In a sense, therefore, China has had a kind of multi-stakeholder model all along. As environmental, social, and corporate governance (ESG) takes hold in the West, the Chinese and Western models may begin to converge, with the key difference that, in China, the CPC and the state represent the non-owner stakeholders, or the public interest.
The relative roles of the state and the market in China's economy have yet to be definitively decided. The details of the model will probably be determined by pragmatic considerations and course corrections. But it is clear that achieving the authorities' technological goals, as outlined in the "Made in China 2025" plan, will require a dynamic and relatively freewheeling private sector, as well as significant state support in the form of upstream investment in advanced education and scientific research.
China's state-led efforts to spur innovation have raised tensions with its economic partners, especially the United States. But China can take steps to assuage its critics, especially by committing to respect intellectual property, remove non-tariff barriers to cross-border trade and (especially) investment, and eliminate joint-venture requirements for private cross-border investments, so that technology transfer is not coerced.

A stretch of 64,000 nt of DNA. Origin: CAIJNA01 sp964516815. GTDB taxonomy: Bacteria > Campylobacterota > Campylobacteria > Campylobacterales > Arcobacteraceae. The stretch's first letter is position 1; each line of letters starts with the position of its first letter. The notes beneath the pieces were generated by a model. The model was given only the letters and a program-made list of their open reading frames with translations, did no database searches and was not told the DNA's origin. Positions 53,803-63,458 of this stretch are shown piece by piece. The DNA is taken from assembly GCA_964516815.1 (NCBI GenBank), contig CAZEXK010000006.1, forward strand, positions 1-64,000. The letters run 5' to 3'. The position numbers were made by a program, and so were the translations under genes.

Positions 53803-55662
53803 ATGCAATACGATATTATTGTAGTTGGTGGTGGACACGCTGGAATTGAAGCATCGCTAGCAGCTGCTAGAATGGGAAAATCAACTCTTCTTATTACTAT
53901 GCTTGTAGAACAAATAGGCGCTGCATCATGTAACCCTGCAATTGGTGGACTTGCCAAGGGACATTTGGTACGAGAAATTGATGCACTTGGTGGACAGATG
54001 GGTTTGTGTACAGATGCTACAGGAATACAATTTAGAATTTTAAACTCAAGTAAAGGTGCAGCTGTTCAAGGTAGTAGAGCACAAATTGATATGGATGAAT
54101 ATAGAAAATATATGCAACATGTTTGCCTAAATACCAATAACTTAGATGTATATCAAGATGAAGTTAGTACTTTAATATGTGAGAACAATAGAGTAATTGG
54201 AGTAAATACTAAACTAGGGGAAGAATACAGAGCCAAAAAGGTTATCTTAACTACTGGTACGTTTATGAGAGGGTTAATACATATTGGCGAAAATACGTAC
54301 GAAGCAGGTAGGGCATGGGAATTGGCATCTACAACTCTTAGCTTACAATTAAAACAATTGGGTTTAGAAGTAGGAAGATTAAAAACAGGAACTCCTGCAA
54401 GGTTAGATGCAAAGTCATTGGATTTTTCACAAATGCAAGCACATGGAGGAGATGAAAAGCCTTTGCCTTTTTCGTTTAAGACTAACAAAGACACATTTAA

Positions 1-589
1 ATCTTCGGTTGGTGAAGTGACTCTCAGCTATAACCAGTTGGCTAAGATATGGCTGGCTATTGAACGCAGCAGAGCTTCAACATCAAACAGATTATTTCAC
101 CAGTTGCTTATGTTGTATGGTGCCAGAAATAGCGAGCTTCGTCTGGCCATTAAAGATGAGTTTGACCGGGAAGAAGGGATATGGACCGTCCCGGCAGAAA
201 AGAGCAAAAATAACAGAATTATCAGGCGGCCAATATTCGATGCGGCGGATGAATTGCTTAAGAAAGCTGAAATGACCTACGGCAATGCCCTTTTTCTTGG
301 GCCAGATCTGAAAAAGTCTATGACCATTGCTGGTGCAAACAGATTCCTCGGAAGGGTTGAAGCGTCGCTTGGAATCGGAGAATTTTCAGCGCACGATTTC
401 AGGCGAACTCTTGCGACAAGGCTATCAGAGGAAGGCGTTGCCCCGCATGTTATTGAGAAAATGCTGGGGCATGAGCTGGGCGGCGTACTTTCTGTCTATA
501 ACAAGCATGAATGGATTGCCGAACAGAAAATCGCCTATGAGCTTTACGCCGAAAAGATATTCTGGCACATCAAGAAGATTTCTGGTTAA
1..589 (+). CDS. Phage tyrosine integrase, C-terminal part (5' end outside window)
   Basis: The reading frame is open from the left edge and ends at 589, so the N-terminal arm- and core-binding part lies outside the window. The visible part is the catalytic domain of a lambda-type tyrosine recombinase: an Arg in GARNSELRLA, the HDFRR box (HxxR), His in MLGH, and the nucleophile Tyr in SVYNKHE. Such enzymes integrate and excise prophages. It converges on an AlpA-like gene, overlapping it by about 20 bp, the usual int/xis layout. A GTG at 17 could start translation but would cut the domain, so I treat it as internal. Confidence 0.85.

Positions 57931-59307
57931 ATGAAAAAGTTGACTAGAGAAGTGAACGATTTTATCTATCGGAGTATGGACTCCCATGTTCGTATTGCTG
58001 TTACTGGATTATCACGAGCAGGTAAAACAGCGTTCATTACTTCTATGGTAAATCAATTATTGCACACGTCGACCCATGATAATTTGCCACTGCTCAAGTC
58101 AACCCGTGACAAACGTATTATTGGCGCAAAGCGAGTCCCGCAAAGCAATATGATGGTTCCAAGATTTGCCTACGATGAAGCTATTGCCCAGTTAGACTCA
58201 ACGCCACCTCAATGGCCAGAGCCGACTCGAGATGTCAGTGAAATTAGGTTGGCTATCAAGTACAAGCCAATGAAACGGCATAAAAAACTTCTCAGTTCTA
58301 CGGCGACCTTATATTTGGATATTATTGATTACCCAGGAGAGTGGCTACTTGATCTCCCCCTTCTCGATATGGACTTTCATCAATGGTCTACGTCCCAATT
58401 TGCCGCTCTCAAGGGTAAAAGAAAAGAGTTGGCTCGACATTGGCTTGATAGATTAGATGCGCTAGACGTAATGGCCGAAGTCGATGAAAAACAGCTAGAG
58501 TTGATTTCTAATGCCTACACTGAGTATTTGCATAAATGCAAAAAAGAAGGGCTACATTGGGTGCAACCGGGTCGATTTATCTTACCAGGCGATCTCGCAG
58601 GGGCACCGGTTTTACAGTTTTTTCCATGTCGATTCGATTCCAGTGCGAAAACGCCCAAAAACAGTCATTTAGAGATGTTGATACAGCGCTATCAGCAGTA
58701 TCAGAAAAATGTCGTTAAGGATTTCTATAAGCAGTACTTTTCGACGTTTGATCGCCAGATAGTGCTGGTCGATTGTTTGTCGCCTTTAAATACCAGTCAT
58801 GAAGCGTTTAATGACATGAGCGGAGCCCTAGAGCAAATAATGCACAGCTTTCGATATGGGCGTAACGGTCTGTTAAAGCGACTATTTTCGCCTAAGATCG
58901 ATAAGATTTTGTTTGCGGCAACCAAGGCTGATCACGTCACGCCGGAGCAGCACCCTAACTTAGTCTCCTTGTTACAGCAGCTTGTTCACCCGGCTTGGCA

The bigger challenges concern the role of the state at the nexus of technology and national security. Private Chinese firms investing abroad must credibly signal that their focus is purely commercial, and that they are not pursuing other agendas, like national security. A commitment from the Chinese state to insulate the country's private multinationals from such agendas would go a long way. No government can be expected to renounce the use of cyber tools in espionage, but governments can avoid implicating the private sector.
China's state-owned enterprises (SOEs), by contrast, are likely to continue to face higher barriers to clearing foreign-investment review processes. Chinese SOEs can receive difficult-to-detect subsidies, privileged access to low-cost capital, and protection from competition at home. More fundamentally, when the government is the controlling shareholder, the challenge of credibly separating commercial interests from state objectives seems insurmountable.
Obstacles to cross-border investment in the internet are also high and likely to persist. Here, too, major differences in regulation (including the state's role with respect to content and access to data) will be difficult, if not impossible, to overcome.
Convergence with the evolving Western model is unlikely in the short run. Tensions between China and the West, especially regarding the state's role in the market, will persist. But the market-oriented development path will certainly help reduce these tensions. Introducing much greater clarity about the division of responsibilities between the state and the market would remove a major obstacle to further progress.
Michael Spence, a Nobel laureate in economics, is professor of economics at New York University's Stern School of Business and senior fellow at the Hoover Institution.
Copyright: Project Syndicate, 2019. www.project-syndicate.org